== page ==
Indiana Court Ruling Protects Bicyclists and Pedestrians Injured by Vehicles

On December 10, 2010, the Plaintiff in Marquez v. Kobler, (Indiana Court of Appeals 2013) was on bicycle, crossing an intersection in Indianapolis, when he was hit by an oncoming car that was turning left. An ambulance responded to the accident and the man was hospitalized with injuries. The bicyclist filed an Indiana negligence lawsuit against the driver who hit him. The suit argues that the plaintiff had the right of way at the intersection, and the defendant was negligent when she failed to yield, and should pay damages to the plaintiff as a result. The defendant argued that she was not entirely liable because the bicyclist was himself negligent by entering the intersection in the pathway of her vehicle, regardless of his right of way.

bicycle-crossing-sign-1431139-m.jpgThe Accident

Mr. Kobler was riding his bicycle to work on the day of the accident when he stopped at the intersection of Sheila Drive and Pendleton Pike (U.S. Highway 36), and the traffic light was red. He intended to cross Pendleton Pike and travel north on Sheila Drive. The defendant, Ms. Marquez, was facing south on Sheila Drive, and intended to make a left turn and travel east on Pendleton Pike. There was a car in front of the defendant’s car in the left turn lane. When the light turned green, the plaintiff immediately started to propel his bicycle into the intersection and cross the street. The car in front of the defendant quickly made a left turn onto Pendleton Pike, crossing in front of the plaintiff as he entered the intersection. The defendant followed the car in front of her, noticing the plaintiff in her path immediately before she collided with him.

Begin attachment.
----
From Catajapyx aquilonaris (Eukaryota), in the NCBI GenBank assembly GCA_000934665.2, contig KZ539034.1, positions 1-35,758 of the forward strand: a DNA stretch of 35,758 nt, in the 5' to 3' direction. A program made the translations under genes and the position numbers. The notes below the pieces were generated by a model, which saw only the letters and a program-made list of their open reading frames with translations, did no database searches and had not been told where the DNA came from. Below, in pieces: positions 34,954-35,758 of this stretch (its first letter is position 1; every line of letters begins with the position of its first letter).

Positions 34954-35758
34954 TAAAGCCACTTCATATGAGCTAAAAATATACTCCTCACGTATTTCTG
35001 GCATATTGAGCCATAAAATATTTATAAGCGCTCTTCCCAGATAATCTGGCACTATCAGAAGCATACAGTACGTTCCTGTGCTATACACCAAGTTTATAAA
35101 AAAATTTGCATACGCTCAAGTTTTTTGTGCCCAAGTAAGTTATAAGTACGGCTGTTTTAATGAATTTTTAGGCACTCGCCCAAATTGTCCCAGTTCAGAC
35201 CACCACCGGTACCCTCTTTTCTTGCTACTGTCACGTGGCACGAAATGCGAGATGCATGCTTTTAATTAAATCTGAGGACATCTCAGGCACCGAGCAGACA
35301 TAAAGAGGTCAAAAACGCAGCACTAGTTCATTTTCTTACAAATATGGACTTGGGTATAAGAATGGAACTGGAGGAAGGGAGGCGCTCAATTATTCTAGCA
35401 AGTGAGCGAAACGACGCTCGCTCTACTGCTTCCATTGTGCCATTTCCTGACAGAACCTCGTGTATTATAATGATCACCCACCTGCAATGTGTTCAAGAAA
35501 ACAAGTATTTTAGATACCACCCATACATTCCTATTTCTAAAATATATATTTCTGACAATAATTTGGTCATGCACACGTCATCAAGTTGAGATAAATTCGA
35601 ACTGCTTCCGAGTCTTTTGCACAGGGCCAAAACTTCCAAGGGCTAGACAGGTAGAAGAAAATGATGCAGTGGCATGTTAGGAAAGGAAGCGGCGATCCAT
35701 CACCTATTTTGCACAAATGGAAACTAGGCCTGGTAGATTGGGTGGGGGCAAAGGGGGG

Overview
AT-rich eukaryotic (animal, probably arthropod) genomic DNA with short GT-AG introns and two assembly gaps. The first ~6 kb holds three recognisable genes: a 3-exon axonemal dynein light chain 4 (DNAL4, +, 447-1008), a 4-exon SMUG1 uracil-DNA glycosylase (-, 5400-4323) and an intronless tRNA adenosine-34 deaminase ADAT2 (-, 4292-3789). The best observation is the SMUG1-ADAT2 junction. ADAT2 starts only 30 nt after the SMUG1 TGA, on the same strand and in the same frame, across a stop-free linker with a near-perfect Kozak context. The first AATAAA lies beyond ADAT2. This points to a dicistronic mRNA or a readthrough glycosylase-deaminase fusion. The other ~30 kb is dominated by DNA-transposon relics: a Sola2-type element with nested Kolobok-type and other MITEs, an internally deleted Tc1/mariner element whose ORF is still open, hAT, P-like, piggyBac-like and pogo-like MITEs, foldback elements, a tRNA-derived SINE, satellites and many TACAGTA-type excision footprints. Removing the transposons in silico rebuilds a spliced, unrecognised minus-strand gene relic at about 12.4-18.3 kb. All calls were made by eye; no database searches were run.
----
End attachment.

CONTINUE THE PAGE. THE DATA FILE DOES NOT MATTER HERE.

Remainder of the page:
The Defendant’s Argument at Trial

The defendant argued that the plaintiff was at least partially responsible for the accident because the car in front of her crossed in the plaintiff’s path, and if he was paying attention he would have known to look for another car that could be turning left before he continued to cross the street. The defendant wanted the jury to hear this evidence, and have the option to find that the plaintiff was comparatively at fault, which could reduce or eliminate the defendant’s liability. Because the plaintiff undisputedly had the right of way under these circumstances, his attorney argued that the defendant was entirely at fault as a matter of law. Considering this, the plaintiff’s attorney moved the court to prevent the jury from finding him partially at fault, and instead to restrict their decision to the amount of damages. The trial court agreed with the plaintiff, ruling that there was no issue for the jury to decide with regard to liability, and that the defendant was 100% at fault for the accident. The defendant then appealed the decision to the Indiana Court of Appeals.

The Issue on Appeal